Still basking in the warmth from my weekend in Kentucky.
The weather was perfect, with blossoms at their peak of loveliness and wildflowers everywhere. And the folks at Keneseth Israel outdid themselves with their Southern hospitality — lavishing attention upon me, putting me up in a luxurious bed and breakfast, serving a home-cooked Shabbat dinner and Kiddush lunch, taking me out on Saturday night and giving me a full tour of Louisville on Sunday. One congregant even bought me a lottery ticket (I’ll find out if I win on Wednesday)!
All in all, the speeches and Q&A’s went well: Friday night I spoke about why I started “In the Mix,” Saturday morning was “Intermarriage Is Not A Disease” and Saturday afternoon on changes in the Conservative movement’s approach to intermarriage. Many people, particularly those who are intermarried or have intermarried children, told me they were thrilled to hear me articulate what they had been thinking privately. And those who disagreed with me were mostly quite respectful and friendly.
Bless their hearts (I’ve learned this is the appropriate Louisville preface when you’re about to say something negative), not everyone seemed to absorb my message: in the parking lot after my Shabbat morning speech, one member told a non-Jewish mom whose children had Conservative conversions that only an Orthodox conversion “counts”! And in the Q&A, after I’d repeatedly emphasized that intermarriage and assimilation are not the same thing and that, rather than promoting in-marriage, we should promote Judaism itself, an older congregant asked: “But what can we do to get our children to marry Jews? Otherwise, within a few generations we’ll all disappear!”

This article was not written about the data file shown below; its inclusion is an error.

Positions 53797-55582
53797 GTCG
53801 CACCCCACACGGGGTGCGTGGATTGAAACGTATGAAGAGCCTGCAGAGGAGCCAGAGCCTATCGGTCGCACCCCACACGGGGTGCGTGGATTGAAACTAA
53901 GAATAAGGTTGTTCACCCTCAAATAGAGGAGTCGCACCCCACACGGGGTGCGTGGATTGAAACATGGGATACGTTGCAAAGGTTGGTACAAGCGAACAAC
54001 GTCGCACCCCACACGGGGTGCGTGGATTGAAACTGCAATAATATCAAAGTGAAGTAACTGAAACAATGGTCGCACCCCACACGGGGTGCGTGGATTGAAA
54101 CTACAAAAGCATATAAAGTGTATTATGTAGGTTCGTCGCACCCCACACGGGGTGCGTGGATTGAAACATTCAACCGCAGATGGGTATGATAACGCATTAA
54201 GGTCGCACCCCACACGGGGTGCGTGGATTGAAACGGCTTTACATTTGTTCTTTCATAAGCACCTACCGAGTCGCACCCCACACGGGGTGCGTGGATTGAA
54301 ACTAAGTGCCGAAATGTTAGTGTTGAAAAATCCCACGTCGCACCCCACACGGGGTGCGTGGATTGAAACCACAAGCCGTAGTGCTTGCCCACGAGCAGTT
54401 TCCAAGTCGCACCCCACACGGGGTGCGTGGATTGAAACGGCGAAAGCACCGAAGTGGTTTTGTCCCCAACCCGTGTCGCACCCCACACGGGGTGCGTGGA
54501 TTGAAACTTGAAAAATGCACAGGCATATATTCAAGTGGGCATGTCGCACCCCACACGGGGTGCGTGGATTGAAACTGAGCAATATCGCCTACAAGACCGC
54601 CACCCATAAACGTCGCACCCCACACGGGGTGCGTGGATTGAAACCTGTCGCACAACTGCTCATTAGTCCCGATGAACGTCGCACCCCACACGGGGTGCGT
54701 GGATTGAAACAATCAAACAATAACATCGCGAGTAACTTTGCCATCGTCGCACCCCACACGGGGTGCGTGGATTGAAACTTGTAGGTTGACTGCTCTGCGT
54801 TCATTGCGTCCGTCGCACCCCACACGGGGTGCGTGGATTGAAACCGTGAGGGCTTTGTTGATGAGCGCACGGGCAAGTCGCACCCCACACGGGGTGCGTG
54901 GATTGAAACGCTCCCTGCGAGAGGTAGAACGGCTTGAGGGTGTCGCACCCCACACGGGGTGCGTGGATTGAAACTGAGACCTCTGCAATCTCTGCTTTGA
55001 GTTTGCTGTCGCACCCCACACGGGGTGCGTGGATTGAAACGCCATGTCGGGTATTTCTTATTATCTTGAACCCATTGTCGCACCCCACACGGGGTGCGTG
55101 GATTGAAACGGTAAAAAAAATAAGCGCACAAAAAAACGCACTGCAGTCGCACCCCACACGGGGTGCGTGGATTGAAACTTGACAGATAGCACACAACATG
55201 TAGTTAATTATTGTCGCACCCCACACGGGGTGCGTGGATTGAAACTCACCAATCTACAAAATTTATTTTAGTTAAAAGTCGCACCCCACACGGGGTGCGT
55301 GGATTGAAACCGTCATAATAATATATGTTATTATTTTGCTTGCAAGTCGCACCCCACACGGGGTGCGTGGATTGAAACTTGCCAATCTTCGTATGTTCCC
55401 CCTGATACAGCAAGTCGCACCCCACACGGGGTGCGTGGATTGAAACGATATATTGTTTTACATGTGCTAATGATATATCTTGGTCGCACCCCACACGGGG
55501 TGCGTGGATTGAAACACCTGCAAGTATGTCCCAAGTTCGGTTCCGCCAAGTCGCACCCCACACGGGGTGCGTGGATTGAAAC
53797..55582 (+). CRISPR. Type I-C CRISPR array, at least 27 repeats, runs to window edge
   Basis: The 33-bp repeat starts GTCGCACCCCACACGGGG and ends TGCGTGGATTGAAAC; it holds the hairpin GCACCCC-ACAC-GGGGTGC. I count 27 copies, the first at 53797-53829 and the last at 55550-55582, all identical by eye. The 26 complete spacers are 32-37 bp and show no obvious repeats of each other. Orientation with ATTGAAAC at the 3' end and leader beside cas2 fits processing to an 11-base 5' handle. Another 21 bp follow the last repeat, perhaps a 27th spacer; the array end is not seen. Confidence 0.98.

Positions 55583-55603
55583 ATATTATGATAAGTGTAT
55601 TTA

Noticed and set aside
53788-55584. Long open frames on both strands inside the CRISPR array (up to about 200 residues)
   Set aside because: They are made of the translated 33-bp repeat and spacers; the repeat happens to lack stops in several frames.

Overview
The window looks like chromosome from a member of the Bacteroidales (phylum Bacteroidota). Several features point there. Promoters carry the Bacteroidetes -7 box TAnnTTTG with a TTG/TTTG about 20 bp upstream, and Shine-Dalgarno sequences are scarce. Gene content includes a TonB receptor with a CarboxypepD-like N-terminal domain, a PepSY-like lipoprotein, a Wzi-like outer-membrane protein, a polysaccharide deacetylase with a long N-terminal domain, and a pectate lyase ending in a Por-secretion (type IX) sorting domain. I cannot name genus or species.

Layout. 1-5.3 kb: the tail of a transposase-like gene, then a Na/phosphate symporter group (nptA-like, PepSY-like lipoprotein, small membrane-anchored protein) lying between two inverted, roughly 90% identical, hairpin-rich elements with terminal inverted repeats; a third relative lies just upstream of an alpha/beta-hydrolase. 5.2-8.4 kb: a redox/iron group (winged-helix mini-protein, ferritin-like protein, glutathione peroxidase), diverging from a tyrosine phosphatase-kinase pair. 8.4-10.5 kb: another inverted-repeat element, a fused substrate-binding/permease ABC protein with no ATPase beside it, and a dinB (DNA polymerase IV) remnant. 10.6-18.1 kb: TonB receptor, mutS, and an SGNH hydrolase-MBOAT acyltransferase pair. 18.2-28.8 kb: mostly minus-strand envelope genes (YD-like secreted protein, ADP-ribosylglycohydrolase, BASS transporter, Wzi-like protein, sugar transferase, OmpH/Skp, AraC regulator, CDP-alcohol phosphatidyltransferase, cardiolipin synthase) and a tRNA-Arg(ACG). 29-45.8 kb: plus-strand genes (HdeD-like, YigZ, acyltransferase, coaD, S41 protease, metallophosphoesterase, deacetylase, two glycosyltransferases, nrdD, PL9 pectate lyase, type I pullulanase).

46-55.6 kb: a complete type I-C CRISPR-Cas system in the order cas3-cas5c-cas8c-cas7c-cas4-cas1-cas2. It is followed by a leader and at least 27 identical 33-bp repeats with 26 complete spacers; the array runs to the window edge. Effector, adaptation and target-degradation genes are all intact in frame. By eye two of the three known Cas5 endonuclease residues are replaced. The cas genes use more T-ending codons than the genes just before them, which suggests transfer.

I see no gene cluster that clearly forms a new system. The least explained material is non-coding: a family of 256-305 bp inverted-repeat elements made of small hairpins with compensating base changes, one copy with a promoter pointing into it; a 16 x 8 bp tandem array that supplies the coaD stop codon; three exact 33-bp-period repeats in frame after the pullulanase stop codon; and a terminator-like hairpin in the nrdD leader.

On the other hand, given my aversion to forced conversion, I can’t expect everyone to convert to my own (unfailingly correct, ha ha!) outlook. The 250-household congregation, which was Orthodox until the mid-1950s, is very diverse, representing the full spectrum from near-Orthodox to near-Reform. And the whole community is grappling with intermarriage: from what I could see, almost everyone there has a personal connection with intermarriage, whether they themselves are intermarried, their children or grandchildren are intermarried, or their children seriously dated non-Jews. Many of those with intermarried children are struggling with feelings of failure, while others (bless their hearts) whose children married Jewish seem happy to take credit for their own “success.”
Keneseth Israel is at a crossroads of sorts and is facing some critical demographic challenges. Like many small and mid-sized cities, Louisville is losing Jews; it’s only day school closed a few years ago, and at Keneseth Israel only a small number of families (at least two of them interfaith) have young children.
After almost merging with the city’s other Conservative synagogue two years ago, the shul hired Rabbi Joel Wasser, who is very dynamic, very welcoming of interfaith families and quite eager to spark intra-shul discussion and new thinking on the topic.
I’ll be interested to see how things develop there.